have been getting crazy and I was worried that that display today 
might have got you dragged into it."



"There were people, dressed like freaks. Huntsmen. Riding helmets 
and everything. I had to run. This was the first place I could think of to 
come."


She fell forwards then, half-fainting. Max, the hippy, caught her. She looked up into his eyes.

[Wait, it didn't happen that early.] Max caught her, and helped 
her inside, listening to her recounting her story once more.


"So you came to me. But think for a minute."

"What?"

"What if they knew you'd come to me? What if I'm the one behind this? I give you a worried sounding phone call and get cut off. Weird people show up at your door. What if they were really there to warn you and I'm the psycho?"

"What?" Jules was panicking now, looking for something to grab.

"I'm just saying. I thought you were a writer, that you knew the 
cliches and the twists."



"You can't be right. I'm not writing a horror story."



"So what are you writing?"


"It's more a self-discovery thing."

"Do I have a part?" His grin was infectious, even if he had just scared the wits out of her.

"Maybe."

She was warming to him. The display earlier, his random 
tangent into cliche. She couldn't help it. She leaned forwards.


"Though as guide or something else, I can't quite tell."

[Wait, that came later. I'm getting this all wrong.] She was 
warming to him. The display earlier, his random tangent into cliche. 
But there was still an edge of uncertainty.


"That all depends on if you know what's going on."

"I know some of it. Conspiracy theories, mostly. That's the thing, though. The more conspiracy theories you hear and tell people, the more real they become. Sympathetic belief. And when they get enough, they go looking for people."

"Right. That's a story, nothing more. Maybe a metaphor for people buying into whatever the world presents them."

"You're a writer. You should know that it's possible to be both 
that and real."


She finished scrawling the reply before Max had a chance to speak.

"You're a writer. You should know that it's possible to be both that and real."

"Where do we go from here?"

"We stop living the story. We make our own metaphor." She was 
doing it again, writing his part before he said it, even though she 
didn't understand what he meant.


"We stop living the story. We make our own metaphor."

"What are you talking about?"

"We're living archetypes. The dropout stoner hippy who believes in magic. The writer who just can't stop. I'll bet you had a nervous breakdown a few years ago."

"I never told my fucking parents about that, how do you know?"

"All writers have a nervous breakdown at some point in their twenties."

He lit a cigarette and continued. "But ask yourself this. Did your 
breakdown have anything to do with you-as-a-person or was it just 
the part of you that wanted to be a writer that did it? Was it 
coincidence or were you adhering to an archetpe they put into your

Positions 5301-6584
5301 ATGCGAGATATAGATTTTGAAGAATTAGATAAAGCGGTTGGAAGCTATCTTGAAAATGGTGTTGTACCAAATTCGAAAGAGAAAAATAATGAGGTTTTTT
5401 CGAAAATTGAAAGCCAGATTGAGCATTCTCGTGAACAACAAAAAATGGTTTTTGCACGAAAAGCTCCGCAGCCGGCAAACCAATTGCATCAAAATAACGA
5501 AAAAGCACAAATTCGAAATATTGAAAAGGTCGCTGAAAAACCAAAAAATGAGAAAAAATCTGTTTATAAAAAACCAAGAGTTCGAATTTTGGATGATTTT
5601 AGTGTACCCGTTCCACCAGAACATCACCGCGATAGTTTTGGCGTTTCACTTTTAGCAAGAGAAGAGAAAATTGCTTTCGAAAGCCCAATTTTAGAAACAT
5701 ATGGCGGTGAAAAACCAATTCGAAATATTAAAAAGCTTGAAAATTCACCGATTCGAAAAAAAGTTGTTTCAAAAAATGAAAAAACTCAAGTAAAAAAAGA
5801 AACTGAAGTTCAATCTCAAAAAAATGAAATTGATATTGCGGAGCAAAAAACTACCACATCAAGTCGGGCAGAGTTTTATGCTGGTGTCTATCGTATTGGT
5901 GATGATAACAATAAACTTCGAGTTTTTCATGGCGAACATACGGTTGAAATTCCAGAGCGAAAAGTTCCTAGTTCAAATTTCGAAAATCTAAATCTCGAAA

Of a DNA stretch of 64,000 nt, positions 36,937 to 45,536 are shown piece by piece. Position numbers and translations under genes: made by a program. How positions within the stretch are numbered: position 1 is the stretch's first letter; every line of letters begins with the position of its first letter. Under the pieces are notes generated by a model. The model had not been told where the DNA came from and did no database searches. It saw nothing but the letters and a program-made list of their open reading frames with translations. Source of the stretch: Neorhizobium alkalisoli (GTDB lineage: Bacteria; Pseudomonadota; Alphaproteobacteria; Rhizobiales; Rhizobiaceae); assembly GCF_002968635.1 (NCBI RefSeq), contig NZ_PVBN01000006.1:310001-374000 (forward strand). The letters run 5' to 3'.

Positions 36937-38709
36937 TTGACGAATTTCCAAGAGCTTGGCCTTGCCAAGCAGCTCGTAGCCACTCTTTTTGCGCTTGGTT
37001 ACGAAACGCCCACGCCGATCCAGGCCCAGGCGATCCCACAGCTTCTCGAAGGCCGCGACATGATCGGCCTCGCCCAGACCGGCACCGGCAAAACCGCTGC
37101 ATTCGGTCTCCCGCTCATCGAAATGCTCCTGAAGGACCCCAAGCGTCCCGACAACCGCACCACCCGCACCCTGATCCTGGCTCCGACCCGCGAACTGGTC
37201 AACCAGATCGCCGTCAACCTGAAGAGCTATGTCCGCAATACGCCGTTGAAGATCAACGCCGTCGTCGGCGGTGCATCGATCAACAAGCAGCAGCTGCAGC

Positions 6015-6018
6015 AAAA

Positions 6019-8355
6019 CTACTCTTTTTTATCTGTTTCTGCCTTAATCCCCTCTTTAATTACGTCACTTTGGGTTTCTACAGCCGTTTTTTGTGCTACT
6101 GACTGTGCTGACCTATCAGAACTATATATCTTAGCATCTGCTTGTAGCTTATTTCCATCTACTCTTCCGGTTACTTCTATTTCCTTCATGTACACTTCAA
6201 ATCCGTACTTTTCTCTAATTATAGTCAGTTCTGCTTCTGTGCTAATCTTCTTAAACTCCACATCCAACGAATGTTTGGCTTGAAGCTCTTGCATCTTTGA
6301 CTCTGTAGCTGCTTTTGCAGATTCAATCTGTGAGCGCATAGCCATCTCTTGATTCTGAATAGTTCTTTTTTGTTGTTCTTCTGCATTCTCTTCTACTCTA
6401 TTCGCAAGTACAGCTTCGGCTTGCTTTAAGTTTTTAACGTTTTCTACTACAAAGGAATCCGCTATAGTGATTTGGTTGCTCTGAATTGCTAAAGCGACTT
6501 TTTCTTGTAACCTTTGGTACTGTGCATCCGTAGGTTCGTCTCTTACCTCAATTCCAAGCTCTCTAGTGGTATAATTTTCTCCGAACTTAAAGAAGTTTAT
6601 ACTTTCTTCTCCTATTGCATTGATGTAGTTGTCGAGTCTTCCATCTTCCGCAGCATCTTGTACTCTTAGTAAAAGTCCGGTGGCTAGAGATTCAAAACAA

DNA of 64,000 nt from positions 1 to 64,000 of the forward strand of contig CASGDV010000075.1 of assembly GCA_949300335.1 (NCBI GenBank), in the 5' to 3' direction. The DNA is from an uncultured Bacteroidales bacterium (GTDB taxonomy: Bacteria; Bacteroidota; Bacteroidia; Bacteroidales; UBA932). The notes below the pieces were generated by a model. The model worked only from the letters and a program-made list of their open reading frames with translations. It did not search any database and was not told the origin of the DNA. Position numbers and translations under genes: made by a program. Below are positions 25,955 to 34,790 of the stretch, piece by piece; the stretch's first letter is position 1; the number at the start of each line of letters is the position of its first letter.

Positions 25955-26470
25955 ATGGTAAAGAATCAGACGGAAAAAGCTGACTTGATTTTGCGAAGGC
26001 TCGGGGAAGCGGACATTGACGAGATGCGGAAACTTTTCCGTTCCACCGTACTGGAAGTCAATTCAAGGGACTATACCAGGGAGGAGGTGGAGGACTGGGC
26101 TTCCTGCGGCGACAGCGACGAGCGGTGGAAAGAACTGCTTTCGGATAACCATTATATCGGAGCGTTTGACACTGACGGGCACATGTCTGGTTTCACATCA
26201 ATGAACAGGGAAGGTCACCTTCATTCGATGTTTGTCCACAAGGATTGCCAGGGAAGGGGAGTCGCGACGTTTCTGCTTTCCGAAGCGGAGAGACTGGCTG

head in school?"


"What are you talking about?"

"Archety-" Max coughed a fit. "Where did I get this fucking thing? I don't smoke..." He ground the cigarette out. "Archetypes. Roles you're supposed to fill because that's what society has conditioned you to fill. Even rebelling against them just fits you into another pocket."

"So what are we supposed to do?"

"Break them. We're living like Scared Conspiracy Writers right now. Odds are we'll end up paranoid or dead by the end of the week. We need to change archetypes."

"Can't we just remove ourselves from the whole thing?" She 
asked, ideas already running around in her head.



"It's... possible. But why would you want to? Everyone's an archetype 
these days. It's possible to cut yourself off from the system, but 
there's no point to it."


"The point is that we can write our own stories again."

"Now you've lost me. I'm impressed."

"What if you wanted to be a private investogator for a week? If your archetypes are real, you get to be single, alcoholic and chronically poor. Shatter our archetypal ties and you get to be a PI just for as long as you want the story to run."

"You mean you believe me about the archetypes?

"Of course. And I already know you believe you, and you know a 
way off this ride."



"Yeah, I do."


By this point, Jules was almost expectant, waiting for his words to come.

"Yeah, I do."

"When can we start?"

I'm not going to write out what she did. Not because it's 
anything she wants hiding because she's ashamed of it, or anything I 
wouldn't want to write about . They didn't end up sleeping togehter or 
anything like that. It was simple, really. In the end.



But I can't tell her story like I could before. I can only do that for 
characters who don't decide they want to stop being characters. 
People who are still bit-parts in the story of the world, rather than 
becoming stars on their own.


Nor can I continue this story. Think about it. They broke out, they stopped being characters. If they were characters, and not just people. And if they were people to begin with and they really did work some kind of magic... what does that make me?